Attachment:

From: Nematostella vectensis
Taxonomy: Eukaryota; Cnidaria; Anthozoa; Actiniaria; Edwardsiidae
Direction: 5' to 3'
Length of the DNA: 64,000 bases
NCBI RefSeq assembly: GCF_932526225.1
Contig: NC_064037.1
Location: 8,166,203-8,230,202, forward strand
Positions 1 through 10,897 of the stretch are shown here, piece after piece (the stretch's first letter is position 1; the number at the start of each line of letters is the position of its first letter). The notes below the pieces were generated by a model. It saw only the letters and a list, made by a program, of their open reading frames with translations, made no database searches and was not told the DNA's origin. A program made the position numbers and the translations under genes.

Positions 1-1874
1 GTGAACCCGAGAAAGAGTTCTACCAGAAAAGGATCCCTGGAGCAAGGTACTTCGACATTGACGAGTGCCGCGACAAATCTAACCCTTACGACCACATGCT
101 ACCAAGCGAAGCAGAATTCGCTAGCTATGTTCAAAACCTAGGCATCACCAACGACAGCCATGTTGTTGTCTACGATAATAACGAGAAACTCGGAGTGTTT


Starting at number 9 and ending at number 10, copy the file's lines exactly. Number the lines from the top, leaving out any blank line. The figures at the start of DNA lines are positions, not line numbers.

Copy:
Positions 1-1874
1 GTGAACCCGAGAAAGAGTTCTACCAGAAAAGGATCCCTGGAGCAAGGTACTTCGACATTGACGAGTGCCGCGACAAATCTAACCCTTACGACCACATGCT